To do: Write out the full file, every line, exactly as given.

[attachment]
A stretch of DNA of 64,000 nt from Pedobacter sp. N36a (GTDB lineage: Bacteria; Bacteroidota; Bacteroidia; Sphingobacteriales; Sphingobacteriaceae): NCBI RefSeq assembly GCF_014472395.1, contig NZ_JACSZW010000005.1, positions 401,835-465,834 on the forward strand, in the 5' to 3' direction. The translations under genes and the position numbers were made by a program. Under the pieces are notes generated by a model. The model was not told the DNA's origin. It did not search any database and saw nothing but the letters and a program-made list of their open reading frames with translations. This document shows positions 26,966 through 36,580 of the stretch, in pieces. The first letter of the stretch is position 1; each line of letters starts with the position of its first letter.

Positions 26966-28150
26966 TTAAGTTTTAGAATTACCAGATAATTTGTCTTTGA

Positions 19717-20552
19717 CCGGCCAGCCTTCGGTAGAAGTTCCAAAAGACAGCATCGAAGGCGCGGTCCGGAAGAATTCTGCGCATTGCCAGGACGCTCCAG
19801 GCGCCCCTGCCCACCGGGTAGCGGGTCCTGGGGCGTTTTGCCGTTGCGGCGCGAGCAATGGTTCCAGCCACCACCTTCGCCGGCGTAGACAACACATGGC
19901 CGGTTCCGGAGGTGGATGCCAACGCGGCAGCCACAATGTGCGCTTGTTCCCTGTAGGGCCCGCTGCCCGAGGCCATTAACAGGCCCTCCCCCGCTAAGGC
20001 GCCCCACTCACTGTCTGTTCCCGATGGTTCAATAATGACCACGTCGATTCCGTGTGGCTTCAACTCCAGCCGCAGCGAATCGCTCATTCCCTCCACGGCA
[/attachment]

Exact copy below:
A stretch of DNA of 64,000 nt from Pedobacter sp. N36a (GTDB lineage: Bacteria; Bacteroidota; Bacteroidia; Sphingobacteriales; Sphingobacteriaceae): NCBI RefSeq assembly GCF_014472395.1, contig NZ_JACSZW010000005.1, positions 401,835-465,834 on the forward strand, in the 5' to 3' direction. The translations under genes and the position numbers were made by a program. Under the pieces are notes generated by a model. The model was not told the DNA's origin. It did not search any database and saw nothing but the letters and a program-made list of their open reading frames with translations. This document shows positions 26,966 through 36,580 of the stretch, in pieces. The first letter of the stretch is position 1; each line of letters starts with the position of its first letter.

Positions 26966-28150
26966 TTAAGTTTTAGAATTACCAGATAATTTGTCTTTGA

Positions 19717-20552
19717 CCGGCCAGCCTTCGGTAGAAGTTCCAAAAGACAGCATCGAAGGCGCGGTCCGGAAGAATTCTGCGCATTGCCAGGACGCTCCAG
19801 GCGCCCCTGCCCACCGGGTAGCGGGTCCTGGGGCGTTTTGCCGTTGCGGCGCGAGCAATGGTTCCAGCCACCACCTTCGCCGGCGTAGACAACACATGGC
19901 CGGTTCCGGAGGTGGATGCCAACGCGGCAGCCACAATGTGCGCTTGTTCCCTGTAGGGCCCGCTGCCCGAGGCCATTAACAGGCCCTCCCCCGCTAAGGC
20001 GCCCCACTCACTGTCTGTTCCCGATGGTTCAATAATGACCACGTCGATTCCGTGTGGCTTCAACTCCAGCCGCAGCGAATCGCTCATTCCCTCCACGGCA